South Africa is known worldwide for its spectacular national parks, but what is less widely known is the number of private game reserves that have abandoned cattle and crops to concentrate on conserving wildlife (see Terry Anderson’s article in this issue). As early as the 1960s, some farms moved out the cattle, tore down the fences, and began to host visitors intrigued by the chance of seeing lions, leopards, rhinos, elephants, and Cape buffalo.
After some 40 years of experience, these reserves can report that the switch has provided a host of benefits. The returns have been 1500 percent greater than if the owners had continued with farming, and employment has increased 2500 percent on these private properties. The success of the early pioneers has had a domino effect as other private landowners gave up conventional farming and turned to wilderness preservation. Now 25 farms belong to the umbrella Waterberg Conservancy, which enables them to combine efforts on fire protection, security, eradication of alien species, and a host of other land-reform projects.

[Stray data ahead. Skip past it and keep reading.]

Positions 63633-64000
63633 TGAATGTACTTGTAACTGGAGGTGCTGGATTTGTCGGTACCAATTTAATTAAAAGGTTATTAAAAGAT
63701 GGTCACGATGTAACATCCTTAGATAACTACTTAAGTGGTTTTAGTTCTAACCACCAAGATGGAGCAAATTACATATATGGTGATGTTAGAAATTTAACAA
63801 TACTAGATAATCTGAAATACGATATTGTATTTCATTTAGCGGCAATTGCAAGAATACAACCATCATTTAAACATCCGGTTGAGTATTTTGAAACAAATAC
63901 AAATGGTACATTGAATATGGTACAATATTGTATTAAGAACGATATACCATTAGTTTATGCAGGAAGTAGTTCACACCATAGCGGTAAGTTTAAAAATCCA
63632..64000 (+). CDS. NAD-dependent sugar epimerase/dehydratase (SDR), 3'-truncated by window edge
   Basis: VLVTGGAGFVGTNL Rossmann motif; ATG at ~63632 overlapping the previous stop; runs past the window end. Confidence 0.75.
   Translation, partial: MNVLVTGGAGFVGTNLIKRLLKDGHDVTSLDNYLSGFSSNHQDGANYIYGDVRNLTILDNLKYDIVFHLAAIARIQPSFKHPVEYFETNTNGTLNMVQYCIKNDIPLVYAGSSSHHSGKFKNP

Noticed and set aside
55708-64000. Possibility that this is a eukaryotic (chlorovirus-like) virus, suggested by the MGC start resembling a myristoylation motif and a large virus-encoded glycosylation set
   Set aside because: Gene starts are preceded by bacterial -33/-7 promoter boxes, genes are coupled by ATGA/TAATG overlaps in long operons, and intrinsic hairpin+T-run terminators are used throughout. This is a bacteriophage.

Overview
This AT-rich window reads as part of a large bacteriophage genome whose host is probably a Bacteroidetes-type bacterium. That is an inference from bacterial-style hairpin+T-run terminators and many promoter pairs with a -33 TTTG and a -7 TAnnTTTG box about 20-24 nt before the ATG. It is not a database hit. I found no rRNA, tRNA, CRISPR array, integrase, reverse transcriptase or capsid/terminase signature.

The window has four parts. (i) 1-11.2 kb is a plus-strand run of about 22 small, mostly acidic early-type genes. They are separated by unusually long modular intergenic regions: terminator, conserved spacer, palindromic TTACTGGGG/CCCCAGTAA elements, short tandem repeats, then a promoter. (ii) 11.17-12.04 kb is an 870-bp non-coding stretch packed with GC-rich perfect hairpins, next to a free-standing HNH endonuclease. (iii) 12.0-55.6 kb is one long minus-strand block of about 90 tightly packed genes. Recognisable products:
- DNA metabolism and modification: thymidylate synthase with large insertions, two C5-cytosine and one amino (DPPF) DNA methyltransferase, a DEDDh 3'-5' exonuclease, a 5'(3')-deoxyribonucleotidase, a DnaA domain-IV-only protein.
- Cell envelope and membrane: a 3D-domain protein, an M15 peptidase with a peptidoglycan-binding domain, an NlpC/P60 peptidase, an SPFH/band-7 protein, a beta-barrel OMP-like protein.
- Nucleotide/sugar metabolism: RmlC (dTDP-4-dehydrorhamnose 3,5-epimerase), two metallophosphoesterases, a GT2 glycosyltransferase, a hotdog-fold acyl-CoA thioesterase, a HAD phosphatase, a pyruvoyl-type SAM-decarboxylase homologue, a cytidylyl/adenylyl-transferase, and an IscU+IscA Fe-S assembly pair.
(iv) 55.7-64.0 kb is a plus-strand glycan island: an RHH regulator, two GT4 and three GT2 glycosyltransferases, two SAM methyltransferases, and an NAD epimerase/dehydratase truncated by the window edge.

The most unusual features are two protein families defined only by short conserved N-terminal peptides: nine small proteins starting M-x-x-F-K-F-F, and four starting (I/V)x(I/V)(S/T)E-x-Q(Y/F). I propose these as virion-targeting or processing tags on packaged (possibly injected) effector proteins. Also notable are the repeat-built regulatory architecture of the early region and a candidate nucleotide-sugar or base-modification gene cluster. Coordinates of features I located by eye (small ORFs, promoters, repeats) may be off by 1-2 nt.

Another sign of changing times is the varying interests of current tourists. Big game species are not necessarily the biggest draw. Many come to see the vast variety of birds, rare plants, and even the delicate rock art created by the Bushmen up to 10,000 years ago.